The Art of Resigning

Robin Judson |

Congratulations, you have landed the job of your dreams or maybe just a better role than what you have.  You cannot wait to resign but hold on.  It’s important to think through the process.

What do you need to do to get ready to join the new employer?  Are references all done?  Did you have to take a drug test? (FYI, stop eating poppy seed bagels several days before the drug test.  While rare, poppy seeds can produce a false positive in a drug test).  Did the test results come back?  Has the background check cleared?  Do you have a confirmed start date and a written job offer? When does health insurance coverage start?  Know if you will need to elect Cobra, to extend your health insurance for a period after you begin the job.  Do you have a garden leave or non-compete?  Make sure in setting your start date that you have factored a forced hiatus into the start date decision. If you have been given a contract rather than an offer letter, make sure that you have an employment lawyer review it.  As you work through these steps, slowly remove your personal/important possessions from your office or cubicle in case you are escorted out after quitting.   Once you can check off all the pre-employment requirements, it’s time to resign.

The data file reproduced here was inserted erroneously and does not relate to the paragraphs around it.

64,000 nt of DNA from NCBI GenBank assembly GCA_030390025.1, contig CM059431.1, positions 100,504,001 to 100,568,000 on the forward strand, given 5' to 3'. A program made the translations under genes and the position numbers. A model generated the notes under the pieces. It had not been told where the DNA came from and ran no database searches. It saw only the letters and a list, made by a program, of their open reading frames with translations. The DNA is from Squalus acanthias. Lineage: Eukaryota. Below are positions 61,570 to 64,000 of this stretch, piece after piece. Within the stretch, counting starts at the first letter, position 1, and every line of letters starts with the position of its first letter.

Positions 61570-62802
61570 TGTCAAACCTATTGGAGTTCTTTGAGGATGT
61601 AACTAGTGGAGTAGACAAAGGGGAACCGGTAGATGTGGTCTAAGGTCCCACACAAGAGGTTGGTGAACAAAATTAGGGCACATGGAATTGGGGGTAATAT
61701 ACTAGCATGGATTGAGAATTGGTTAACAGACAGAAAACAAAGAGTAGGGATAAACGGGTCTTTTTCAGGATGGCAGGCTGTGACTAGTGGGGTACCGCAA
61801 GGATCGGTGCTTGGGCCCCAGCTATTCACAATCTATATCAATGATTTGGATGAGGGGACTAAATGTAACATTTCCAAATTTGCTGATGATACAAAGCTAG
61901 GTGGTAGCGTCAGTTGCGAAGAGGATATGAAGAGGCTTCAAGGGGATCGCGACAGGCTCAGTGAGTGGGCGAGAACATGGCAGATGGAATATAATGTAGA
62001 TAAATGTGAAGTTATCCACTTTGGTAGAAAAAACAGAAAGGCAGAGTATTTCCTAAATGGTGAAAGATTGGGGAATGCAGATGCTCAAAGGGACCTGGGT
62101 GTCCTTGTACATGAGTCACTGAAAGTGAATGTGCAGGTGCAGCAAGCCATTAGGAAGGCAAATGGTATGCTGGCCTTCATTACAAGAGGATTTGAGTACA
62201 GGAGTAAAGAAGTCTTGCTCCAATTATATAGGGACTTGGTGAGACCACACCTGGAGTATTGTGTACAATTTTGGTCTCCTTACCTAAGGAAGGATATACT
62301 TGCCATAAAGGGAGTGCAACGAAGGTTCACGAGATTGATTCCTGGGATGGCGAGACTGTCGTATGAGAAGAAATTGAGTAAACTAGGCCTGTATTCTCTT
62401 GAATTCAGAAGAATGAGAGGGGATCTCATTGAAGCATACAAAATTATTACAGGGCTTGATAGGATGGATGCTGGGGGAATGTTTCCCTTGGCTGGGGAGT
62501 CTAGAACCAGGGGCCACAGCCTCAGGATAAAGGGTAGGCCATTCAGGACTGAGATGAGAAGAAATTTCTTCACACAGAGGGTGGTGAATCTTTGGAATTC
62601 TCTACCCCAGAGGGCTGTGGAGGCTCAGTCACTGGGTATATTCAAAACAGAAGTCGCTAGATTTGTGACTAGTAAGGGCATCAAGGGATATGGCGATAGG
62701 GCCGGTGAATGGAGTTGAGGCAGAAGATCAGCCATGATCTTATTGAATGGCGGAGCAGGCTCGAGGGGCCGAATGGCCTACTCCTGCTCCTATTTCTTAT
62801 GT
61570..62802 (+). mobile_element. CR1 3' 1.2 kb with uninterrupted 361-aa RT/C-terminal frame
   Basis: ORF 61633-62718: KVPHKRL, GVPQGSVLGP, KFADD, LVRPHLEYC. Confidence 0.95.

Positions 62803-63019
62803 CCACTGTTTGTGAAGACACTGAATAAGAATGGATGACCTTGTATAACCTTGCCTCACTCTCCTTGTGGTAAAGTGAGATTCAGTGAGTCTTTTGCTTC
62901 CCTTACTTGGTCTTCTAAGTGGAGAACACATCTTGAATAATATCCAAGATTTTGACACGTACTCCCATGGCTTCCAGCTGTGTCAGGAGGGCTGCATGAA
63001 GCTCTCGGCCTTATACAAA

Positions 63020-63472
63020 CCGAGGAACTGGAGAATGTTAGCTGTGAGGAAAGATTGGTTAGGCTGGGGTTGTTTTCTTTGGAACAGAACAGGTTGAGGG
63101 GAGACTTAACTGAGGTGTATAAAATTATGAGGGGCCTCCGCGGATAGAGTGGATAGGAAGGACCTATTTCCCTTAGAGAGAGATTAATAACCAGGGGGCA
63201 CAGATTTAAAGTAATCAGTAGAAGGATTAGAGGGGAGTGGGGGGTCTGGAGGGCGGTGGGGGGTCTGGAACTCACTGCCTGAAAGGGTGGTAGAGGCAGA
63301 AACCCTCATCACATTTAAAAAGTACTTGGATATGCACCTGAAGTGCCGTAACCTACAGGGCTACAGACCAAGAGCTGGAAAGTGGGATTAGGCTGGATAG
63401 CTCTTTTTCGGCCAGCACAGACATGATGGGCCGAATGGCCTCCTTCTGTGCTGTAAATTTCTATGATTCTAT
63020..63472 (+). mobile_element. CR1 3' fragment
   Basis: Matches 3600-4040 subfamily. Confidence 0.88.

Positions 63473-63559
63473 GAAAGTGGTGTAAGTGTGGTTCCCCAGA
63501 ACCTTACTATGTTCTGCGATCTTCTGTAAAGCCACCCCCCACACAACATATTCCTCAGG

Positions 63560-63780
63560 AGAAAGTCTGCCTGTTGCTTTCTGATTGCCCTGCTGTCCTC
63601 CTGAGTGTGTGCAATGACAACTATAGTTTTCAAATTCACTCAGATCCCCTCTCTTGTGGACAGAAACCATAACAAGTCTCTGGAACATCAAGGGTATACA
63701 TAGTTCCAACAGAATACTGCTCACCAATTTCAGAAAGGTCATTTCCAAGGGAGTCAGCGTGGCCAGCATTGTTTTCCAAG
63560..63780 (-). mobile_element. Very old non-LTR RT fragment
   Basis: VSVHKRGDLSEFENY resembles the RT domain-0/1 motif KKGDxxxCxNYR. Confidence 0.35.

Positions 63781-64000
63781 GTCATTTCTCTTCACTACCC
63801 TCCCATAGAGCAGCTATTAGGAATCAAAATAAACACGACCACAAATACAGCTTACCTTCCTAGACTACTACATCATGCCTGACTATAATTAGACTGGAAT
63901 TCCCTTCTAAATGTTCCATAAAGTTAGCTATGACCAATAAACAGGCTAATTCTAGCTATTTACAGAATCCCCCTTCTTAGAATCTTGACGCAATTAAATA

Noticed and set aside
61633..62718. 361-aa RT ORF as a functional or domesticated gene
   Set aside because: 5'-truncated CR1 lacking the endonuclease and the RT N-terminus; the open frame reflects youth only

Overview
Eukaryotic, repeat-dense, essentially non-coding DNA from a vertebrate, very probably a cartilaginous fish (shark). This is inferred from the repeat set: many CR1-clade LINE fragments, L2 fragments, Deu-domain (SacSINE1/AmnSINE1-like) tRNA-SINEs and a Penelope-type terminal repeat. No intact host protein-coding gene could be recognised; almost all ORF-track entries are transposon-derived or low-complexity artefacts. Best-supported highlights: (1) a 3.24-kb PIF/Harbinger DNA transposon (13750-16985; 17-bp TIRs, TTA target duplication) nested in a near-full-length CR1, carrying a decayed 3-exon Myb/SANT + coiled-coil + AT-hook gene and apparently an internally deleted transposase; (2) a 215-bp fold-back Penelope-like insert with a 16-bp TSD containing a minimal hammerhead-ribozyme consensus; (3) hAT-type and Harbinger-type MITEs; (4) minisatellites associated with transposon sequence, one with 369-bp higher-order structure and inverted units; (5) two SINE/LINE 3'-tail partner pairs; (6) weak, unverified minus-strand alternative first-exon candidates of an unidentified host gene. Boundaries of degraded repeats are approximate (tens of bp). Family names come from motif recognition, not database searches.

First, make sure you really want the job so that you do not get tempted by any counter-offers (see my LinkedIn post Never, Ever Accept a Counter Offer).  Make an appointment (if needed) to speak to your supervisor.  It’s important to resign in person, whenever possible. How you approach the discussion depends on your relationship with your supervisor.